I run in half-light. It’s summertime. Hot and dry, moths drift, browse clumps of purple verbena, a mouse scurries, a rustle in the grass, I strain to see, watching for rattlesnakes. I run in the middle of winter, moonlit patches of snow, crisp night air, large owls settling in the scrubby pines. A gloaming settles. Shapes shift, a large rock flickers into an outstretched mountain lion, a stand of juniper, a man, something in-between. As I get closer shadows quickly return to their original form. My mind plays tricks, grasping for narrative.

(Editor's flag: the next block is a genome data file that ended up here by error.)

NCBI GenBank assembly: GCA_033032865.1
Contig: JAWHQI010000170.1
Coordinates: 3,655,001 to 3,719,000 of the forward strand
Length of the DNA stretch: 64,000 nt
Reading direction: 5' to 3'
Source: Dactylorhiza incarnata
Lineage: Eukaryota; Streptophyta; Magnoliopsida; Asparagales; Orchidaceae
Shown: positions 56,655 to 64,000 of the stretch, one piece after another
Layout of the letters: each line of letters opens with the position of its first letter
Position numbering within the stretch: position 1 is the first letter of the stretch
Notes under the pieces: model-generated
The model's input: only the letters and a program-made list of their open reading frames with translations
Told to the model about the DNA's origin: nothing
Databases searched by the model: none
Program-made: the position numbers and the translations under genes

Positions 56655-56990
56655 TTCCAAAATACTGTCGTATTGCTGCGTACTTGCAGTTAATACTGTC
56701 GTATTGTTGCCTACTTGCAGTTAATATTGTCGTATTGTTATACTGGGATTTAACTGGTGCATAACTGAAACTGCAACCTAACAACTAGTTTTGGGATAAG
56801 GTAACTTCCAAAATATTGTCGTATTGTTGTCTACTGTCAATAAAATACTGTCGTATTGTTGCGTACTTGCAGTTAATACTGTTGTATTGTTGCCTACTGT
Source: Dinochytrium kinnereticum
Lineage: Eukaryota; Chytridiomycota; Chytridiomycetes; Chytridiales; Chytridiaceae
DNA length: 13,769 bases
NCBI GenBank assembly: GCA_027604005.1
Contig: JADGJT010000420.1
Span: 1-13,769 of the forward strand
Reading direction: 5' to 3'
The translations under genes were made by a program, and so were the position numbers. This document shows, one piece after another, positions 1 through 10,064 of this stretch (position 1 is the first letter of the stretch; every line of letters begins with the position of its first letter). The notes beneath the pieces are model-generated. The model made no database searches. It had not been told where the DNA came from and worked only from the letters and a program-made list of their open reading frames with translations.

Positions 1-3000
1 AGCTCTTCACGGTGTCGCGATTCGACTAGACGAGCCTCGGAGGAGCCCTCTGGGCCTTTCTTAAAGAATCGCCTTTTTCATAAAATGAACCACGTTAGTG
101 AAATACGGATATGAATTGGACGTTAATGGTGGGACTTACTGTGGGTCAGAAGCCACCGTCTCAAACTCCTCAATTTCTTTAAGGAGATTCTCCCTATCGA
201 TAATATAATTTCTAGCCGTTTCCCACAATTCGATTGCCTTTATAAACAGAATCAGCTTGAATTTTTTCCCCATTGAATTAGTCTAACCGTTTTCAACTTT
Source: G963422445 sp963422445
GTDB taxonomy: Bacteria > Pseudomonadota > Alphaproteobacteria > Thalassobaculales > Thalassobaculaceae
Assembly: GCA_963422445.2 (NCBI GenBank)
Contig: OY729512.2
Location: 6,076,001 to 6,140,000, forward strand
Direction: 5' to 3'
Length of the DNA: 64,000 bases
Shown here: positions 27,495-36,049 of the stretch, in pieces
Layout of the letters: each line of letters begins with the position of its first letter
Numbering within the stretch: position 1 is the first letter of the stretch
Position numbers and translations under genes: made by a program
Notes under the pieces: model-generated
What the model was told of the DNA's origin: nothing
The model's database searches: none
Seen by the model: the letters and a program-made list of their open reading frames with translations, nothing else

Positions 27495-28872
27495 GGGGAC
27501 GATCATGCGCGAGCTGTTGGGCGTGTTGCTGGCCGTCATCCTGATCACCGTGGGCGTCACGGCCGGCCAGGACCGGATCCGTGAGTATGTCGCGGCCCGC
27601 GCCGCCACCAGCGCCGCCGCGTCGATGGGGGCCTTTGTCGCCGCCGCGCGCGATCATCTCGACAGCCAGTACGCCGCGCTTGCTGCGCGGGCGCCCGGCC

In the half light, the landscape presents incomplete information, ripe for the generation of fantastic narratives, imagined threats, nonexistent allies, a world built on a scaffold of dimly illuminated fragments.
This body of work resides in this landscape, in the unconstrained mind, when the sun goes down and another world begins. Interstitial spaces as light and day and reality shift. Ephemeral moments cloaked in night. Memories are reexamined and childhood nostalgia shows up, spectral, wrecked, and mysterious. Here I am forced to return to instinct. I speculate about infinity. The sky, the darkness so big, a cavernous mouth ready to swallow.
I attempt to recreate this feeling as often as I can, to feel small, integrated into the expanse.